As mentioned earlier, win percentages are not overly reliable due to the much smaller number of games compared with the period up to October. Still, the new maps seem to be reasonably well balanced compared to the state of the other maps. In fact, Elst Outskirts appears to be almost perfect in that respect.


The diagram shows the number of games per map as a percent of the total games. The total number of 3v3 games in the period up to October is about 275k. Since factions are more and more mixed in the larger games modes, there is no significant difference in maps between factions anymore. The faction distribution in 3v3 is similar to that of 2v2 with OH slightly leading over OKW and SOV being almost tied with UKF for first and USF coming in on third place.

The least vetoed map by a small but significant margin is Across the Rhine, followed by Angermünde. The second tier of 3v3 maps consists of Redball Express, Lienne Forest, Ettelbruck Station, Port of Hamburg and Essen Steelworks. The most vetoed maps — by a margin — are General Mud, Montargis Region and Hill 331.

The diagrams above shows the win percentages per map and faction. There are no significant differences between the allied or axis factions in this gamemode, likely because teams will tend to consist of mixed factions even more compared with modes involving fewer players.

Compared with the 2v2 results, the maps seems to be balanced better with only a few maps deviating strongly from the average win percentage. Similar to 2v2, Ettelbruck Station seems to be the least balanced map by being strongly in favor of the allied factions. Interestingly, it is among the more often played maps. A close second in terms of faction imbalance is General Mud, which seems to be axis favored. The percentages further indicate that Hill 331 and Steppes Frontline might be easier to play for axis.

The patch on the 22nd of December was not supposed to change the 3v3 map pool in any way, but if we plot the map played per three days we see that there was some issue introduced then:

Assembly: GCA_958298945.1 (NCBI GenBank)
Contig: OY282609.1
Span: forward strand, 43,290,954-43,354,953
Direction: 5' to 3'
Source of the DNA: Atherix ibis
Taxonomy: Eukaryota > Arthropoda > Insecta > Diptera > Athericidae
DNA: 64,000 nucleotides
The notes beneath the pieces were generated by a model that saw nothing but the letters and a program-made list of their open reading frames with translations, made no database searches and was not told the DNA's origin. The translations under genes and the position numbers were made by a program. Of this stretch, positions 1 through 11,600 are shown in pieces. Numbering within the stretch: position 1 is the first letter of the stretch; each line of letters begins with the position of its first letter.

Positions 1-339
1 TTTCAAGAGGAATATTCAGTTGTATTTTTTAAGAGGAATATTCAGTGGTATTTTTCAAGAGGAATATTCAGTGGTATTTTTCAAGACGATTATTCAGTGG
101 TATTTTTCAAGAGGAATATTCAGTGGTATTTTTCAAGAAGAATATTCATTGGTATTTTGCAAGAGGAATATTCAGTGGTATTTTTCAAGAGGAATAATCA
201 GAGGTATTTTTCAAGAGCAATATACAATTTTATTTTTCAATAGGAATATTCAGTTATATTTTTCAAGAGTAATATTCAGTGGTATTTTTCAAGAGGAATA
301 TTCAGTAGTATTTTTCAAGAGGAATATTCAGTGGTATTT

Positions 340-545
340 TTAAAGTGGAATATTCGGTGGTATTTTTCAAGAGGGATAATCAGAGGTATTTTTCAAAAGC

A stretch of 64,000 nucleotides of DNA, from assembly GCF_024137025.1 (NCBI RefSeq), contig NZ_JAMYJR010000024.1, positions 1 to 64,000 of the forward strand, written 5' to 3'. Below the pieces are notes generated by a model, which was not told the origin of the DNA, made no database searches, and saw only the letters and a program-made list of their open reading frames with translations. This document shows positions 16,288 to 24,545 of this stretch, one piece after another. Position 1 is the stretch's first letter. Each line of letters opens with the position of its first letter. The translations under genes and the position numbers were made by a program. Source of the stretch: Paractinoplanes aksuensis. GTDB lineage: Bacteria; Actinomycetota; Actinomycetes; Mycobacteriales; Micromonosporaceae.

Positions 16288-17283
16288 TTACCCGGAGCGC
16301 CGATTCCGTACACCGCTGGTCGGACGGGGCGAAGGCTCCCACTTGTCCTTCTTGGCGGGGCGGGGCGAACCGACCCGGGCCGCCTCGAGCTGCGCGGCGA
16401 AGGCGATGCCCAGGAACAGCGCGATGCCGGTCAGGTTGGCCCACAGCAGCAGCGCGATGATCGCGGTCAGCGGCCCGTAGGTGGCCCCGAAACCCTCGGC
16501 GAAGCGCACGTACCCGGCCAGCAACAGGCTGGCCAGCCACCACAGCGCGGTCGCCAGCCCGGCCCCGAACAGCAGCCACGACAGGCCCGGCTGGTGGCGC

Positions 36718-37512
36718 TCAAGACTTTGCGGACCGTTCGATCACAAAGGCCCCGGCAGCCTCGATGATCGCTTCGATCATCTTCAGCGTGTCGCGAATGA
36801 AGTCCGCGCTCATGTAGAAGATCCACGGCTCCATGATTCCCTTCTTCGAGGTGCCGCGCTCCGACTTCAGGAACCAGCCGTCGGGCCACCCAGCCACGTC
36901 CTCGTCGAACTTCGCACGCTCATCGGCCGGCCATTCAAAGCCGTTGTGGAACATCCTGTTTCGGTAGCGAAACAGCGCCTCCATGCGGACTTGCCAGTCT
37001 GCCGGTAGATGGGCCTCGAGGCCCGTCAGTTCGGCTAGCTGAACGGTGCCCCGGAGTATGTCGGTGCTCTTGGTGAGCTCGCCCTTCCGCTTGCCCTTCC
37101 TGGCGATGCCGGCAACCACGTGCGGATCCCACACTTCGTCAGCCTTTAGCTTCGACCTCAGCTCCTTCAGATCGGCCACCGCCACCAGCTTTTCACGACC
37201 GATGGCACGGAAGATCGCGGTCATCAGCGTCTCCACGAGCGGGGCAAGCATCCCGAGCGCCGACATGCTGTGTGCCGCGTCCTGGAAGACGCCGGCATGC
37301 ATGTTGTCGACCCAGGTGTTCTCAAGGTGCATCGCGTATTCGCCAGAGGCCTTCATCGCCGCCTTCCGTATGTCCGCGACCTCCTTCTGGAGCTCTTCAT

As we can see, Hill 400 suddenly disappears on the 22nd while Rzhev (Summer) apparently is in the map pool. Given that it currently not possible to veto it, it ends up being the most played map now. The problem was acknowledged by Relic but the patch that was supposed to fix this issue was not yet applied.


The diagram above shows the number of games played on the 4v4 maps after about 458k games. Like in 3v3, there is no significant difference between factions. The absolute number of games per faction is not shown, but the faction split is similar to 2v2 with the exception that UKF now is played slightly more often than SOV.

The least vetoed maps in 4v4 are Lienne Forrest, Port of Hamburg, Redball Express and Essen Steelworks. The most vetoed maps are the same as in 3v3 with the addition of Vielsalm.

The diagrams above show the win percentages per map. Lorch Assault seems to strongly favor the allied factions while still being in the midfield in terms of maps being played. Also, the most played map, Lienne Forrest apparently favors allies a bit.

Like in 3v3, General Mud and Hill 331 appear to be the most axis favoured maps. Number indicate that The Steppes Frontline chances of winning are leaning towards axis as well.

The 4v4 map pool apparently also changed during the patch in December. Similarly to 3v3, Hill 400 is missing but games seem to happen on Steppes more than twice as often since then.

It is unlikely that that is simply due to vetoes on Steppes not working, because Rzhev (Summer) in 3v3 (which clearly cannot be vetoed) is used in only slightly more games than e.g. Across the Rhine. Instead, it seems more likely that Hill 400 was replaced by another copy of Steppes in the map rotation doubling its chances of being picked, potentially on top of vetoes not working for this map.